Despite ample evidence illustrating the ability of 2,4-D (also known as 2,4-dichlorophenoxyacetic acid) to impact the delicately balanced thyroid system, and the uncertainty associated with the levels at which humans might be exposed to its increased use, the Environmental Protection Agency (EPA) announced its approval of Enlist Duo™ today.
As I detailed in my last blogpost, Enlist Duo™ is the chemical combination of two herbicides: 2,4-D and glyphosate (the active ingredient in “Roundup®”). Intended for use with corn and soy that have been genetically modified to be resistant to both herbicides, Enlist Duo™ is the chemical industry solution to our herbicide resistance problem. In other words, to stop the growth of weeds that are resistant to single herbicides, farmers should just use more herbicide. To continue the metaphor from my last post, by approving Enlist Duo™, EPA relied on the flawed logic of solving a problem with a problem, and let the old lady swallow the spider.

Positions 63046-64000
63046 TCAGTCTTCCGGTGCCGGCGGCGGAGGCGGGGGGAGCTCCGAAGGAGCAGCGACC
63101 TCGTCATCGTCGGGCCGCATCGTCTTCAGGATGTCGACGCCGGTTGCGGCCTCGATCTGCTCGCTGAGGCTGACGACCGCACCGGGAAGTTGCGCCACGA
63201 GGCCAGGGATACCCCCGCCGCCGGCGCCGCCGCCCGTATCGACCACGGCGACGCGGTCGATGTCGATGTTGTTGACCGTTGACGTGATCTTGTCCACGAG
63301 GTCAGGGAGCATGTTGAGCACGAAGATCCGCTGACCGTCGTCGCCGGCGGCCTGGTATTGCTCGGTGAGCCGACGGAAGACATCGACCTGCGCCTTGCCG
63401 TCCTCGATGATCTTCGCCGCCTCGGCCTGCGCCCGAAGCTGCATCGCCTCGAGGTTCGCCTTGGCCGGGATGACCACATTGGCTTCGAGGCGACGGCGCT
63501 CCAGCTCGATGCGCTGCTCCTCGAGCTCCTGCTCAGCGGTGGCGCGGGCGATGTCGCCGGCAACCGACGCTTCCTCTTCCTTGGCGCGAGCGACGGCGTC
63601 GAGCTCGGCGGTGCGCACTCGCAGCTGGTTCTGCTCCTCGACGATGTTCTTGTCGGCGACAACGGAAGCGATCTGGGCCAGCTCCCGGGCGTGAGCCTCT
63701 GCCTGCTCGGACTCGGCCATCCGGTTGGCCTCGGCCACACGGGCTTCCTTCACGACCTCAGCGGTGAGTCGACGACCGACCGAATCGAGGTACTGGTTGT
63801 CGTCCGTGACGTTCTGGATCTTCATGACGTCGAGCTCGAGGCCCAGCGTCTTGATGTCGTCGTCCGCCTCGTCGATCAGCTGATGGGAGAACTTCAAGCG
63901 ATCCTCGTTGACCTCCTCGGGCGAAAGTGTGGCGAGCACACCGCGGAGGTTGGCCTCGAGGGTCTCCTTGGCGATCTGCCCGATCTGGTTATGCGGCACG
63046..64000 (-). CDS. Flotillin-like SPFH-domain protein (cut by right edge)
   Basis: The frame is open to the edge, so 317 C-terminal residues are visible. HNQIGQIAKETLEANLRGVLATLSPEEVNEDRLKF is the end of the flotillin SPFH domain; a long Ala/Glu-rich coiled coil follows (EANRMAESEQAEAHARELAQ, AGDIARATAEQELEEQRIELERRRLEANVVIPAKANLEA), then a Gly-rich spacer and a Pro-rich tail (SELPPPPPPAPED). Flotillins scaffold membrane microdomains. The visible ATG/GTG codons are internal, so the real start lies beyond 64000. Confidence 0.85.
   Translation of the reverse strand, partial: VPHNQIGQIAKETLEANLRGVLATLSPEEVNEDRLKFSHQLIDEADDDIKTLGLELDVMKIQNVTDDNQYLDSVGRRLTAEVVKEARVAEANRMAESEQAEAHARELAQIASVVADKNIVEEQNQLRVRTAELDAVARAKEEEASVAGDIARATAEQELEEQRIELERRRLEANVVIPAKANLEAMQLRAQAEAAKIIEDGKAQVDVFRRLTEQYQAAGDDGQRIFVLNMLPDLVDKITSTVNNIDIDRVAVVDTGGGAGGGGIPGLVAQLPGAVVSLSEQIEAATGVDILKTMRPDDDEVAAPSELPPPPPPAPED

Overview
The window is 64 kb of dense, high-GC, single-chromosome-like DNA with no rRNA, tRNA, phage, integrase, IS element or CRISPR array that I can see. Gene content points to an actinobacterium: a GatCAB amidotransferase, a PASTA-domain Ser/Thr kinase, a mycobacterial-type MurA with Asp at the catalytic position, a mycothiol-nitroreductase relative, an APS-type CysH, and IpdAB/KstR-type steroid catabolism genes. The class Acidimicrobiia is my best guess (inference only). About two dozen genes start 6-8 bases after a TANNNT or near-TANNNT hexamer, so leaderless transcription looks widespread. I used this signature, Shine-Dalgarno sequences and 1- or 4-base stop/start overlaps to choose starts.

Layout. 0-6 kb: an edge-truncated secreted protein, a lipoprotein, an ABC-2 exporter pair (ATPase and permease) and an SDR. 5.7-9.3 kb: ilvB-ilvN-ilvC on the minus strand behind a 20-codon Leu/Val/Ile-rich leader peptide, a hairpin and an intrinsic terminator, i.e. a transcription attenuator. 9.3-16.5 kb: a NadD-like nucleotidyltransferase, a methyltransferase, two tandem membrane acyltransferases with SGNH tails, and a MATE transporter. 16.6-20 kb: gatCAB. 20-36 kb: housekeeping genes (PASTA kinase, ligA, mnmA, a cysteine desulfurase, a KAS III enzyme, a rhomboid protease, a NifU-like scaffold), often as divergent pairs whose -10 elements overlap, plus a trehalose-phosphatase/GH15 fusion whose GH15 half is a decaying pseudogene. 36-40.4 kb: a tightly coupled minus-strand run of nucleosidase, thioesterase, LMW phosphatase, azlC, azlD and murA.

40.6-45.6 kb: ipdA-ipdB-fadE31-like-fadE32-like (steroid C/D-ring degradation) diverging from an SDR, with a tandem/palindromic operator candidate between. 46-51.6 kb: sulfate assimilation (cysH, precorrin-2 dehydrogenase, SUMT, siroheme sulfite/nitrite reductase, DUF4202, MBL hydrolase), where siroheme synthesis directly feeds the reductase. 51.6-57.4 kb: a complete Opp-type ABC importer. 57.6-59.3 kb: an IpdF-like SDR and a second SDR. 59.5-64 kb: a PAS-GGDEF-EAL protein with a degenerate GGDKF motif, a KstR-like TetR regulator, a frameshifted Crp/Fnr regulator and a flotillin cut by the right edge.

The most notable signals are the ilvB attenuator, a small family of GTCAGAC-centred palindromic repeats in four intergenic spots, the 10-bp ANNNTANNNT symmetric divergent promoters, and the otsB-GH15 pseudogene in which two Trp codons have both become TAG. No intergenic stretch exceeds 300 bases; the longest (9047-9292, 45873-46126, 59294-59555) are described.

As NRDC has commented in the past (see our comments to USDA and EPA), Enlist Duo use has the potential to increase human exposure to 2,4-D - a worrisome trait given that scientific studies suggest that exposure to 2,4-D could increase the risk of birth defects, decrease fertility, and lead to improper thyroid functioning (normal thyroid function is critical for brain development and other metabolic processes).
Enlist Duo™ should not have been approved for a host of reasons, including some that are directly relevant to human health, like:
- Multiple streams of evidence (including molecular, animal, and epidemiologic studies) demonstrating adverse impacts of 2,4-D on the thyroid;
- High potential for infants, children, and women of child-bearing age to be exposed to Enlist Duo™ via air, food, and water;
- The complete absence of information on how the combination of 2,4-D and glyphosate will impact human and ecological health (including habitats for the iconic Monarch butterfly); and
- EPA’s hopelessly out-of-date health risk assessment for glyphosate (the last EPA human health risk assessment for glyphosate was completed over 21 years ago).
In response to EPA’s inadequately protective approval decision, NRDC immediately filed a lawsuit challenging EPA’s decision to register Enlist Duo™. By holding EPA accountable for its mission “to protect human health and the environment”, the NRDC suit seeks to protect the people, places, and populations (including Monarchs) that we all know and love.